How to bring peace to Gaza

TSAFRIR ABAYOV / ASSOCIATED PRESS An Israeli soldier looks out from his tank near the Gaza border.
TSAFRIR ABAYOV / ASSOCIATED PRESS An Israeli soldier looks out from his tank near the Gaza border.
Posted: August 08, 2014

ANOTHER ROUND of fighting in Gaza has ended in the usual way - a military victory for Israel, the "good publicity" of dead Palestinians for Hamas, which ignited the miniwar by raining missiles on the Jewish state that Hamas is sworn to destroy.

With a limited and shaky cease-fire in place, the two sides will be dragged to a table to devise a sham that will pass for "peace."

This will be followed by another round of begging the "international community" for billions to help rebuild battered Gaza.

The U.S. can't give money directly to Hamas because it is a terrorist organization - designated as such by the U.S., the European Union, Israel and others. Money would be funneled through the Palestinian Authority, headed by Mahmoud Abbas, the so-called moderate. The good effect is to give him the money hammer to use on Hamas, his frenemy.

But strings-free money would repeat past mistakes - cash for reconstruction spent on missiles and tunnels.

I'd like the West to demand Hamas recognize Israel as a "price" for the aid, but Hamas wouldn't agree and I wouldn't believe it if it did. It would mean denouncing its charter, which calls for the destruction of Israel and the murder of Jews.

A better idea is for the U.S., when announcing its aid package, to say: For every missile fired from Gaza at Israel, we will deduct $1 million from the gift. For every terror tunnel discovered, that's minus $10 million.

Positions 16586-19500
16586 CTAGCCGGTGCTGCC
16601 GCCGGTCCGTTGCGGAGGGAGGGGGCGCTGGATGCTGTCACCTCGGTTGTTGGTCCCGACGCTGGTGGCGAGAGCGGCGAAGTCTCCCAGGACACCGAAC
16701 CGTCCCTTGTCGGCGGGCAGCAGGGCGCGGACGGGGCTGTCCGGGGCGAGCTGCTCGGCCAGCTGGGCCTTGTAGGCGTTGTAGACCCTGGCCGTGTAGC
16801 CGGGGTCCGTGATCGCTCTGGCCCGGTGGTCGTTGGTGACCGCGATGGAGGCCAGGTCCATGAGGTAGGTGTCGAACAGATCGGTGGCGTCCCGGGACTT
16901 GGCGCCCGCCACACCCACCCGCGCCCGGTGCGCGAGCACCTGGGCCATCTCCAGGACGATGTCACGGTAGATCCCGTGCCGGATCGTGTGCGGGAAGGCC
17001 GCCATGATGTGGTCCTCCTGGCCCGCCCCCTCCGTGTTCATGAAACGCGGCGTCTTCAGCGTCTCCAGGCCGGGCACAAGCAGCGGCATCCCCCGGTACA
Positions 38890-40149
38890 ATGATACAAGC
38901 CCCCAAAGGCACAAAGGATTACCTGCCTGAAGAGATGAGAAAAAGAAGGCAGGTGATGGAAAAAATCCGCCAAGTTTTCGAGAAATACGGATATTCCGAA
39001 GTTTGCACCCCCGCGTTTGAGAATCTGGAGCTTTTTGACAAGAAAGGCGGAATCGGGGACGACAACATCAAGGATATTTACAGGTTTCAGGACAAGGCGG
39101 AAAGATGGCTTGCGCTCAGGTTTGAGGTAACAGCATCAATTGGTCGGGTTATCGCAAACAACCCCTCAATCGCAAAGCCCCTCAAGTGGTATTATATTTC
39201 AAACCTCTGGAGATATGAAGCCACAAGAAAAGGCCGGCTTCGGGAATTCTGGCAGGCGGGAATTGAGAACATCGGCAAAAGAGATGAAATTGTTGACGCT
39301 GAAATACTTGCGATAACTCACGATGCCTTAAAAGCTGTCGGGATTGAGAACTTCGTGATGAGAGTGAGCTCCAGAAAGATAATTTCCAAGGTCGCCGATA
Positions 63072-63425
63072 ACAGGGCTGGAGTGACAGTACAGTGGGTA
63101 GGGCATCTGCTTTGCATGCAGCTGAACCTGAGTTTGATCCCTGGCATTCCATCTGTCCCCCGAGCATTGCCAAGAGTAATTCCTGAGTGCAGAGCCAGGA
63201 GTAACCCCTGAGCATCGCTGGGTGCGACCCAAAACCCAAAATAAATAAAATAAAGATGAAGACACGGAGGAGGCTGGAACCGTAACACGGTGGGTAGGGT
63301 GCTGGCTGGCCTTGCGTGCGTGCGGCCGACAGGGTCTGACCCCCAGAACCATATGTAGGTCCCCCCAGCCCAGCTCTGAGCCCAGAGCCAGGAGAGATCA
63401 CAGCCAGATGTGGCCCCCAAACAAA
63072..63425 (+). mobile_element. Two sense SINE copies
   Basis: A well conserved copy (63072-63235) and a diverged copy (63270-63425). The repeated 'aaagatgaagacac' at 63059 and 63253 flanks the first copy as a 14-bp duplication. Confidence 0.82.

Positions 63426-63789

This is predicated on the U.S. doling the money out over time, and having inspectors ensure the money is spent on infrastructure, not arms. Each U.S. ally would make the same pledge: Gaza gets money as long as it maintains the calm. Each violation of the calm would have monetary consequences. Reward good behavior, punish bad.

It's a win-win. If Hamas is tamed, we have a better peace than in the past. If Hamas chooses missiles over peace, Gazans and the entire world will see how hateful and nihilistic it is.

So clean, so simple, who could disagree?

For one, Steve Feldman, executive director of the local Zionist Organization of America, who doesn't like my plan because "it's punishing them after the fact instead of finding a way to preempt an attack."

Besides, "Iran, Qatar and even Turkey could resupply whatever America cuts." I envision cuts from many nations, but your idea, Steve?

Demilitarize Gaza and get the Palestinian Authority to turn off the torrent of hate being taught in schools and mosques, not just hate of Israelis, but of Jews.

Another "no" vote is cast by Palestinian-American Osama Al-Qasem, a sales and marketing executive and sometime spokesman for Palestinians.

"You are putting on a Band-Aid. You are not solving the underlying problem of why the rockets are being fired in the first place," he says.

And that reason is?

"We are talking a strip that has been under siege from air, land and water since [Jewish Prime Minister] Ariel Sharon withdrew the settlements in 2005," says Osama.

The Israeli response would be that there was no blockade in 2005. That started after Hamas took control and started firing rockets.

I ask Osama for his proposal. "Open up the border, open up trade, solve the occupation and free movement of Palestinians," he says.

That will end the rockets?

"If that solution is implemented, I would call it a miracle," he says. I agree.

But would it stop the rockets? He says yes. I disagree.

Neither side likes my idea. It has promise.


Email: stubyko@phillynews.com

Phone: 215-854-5977

On Twitter: @StuBykofsky

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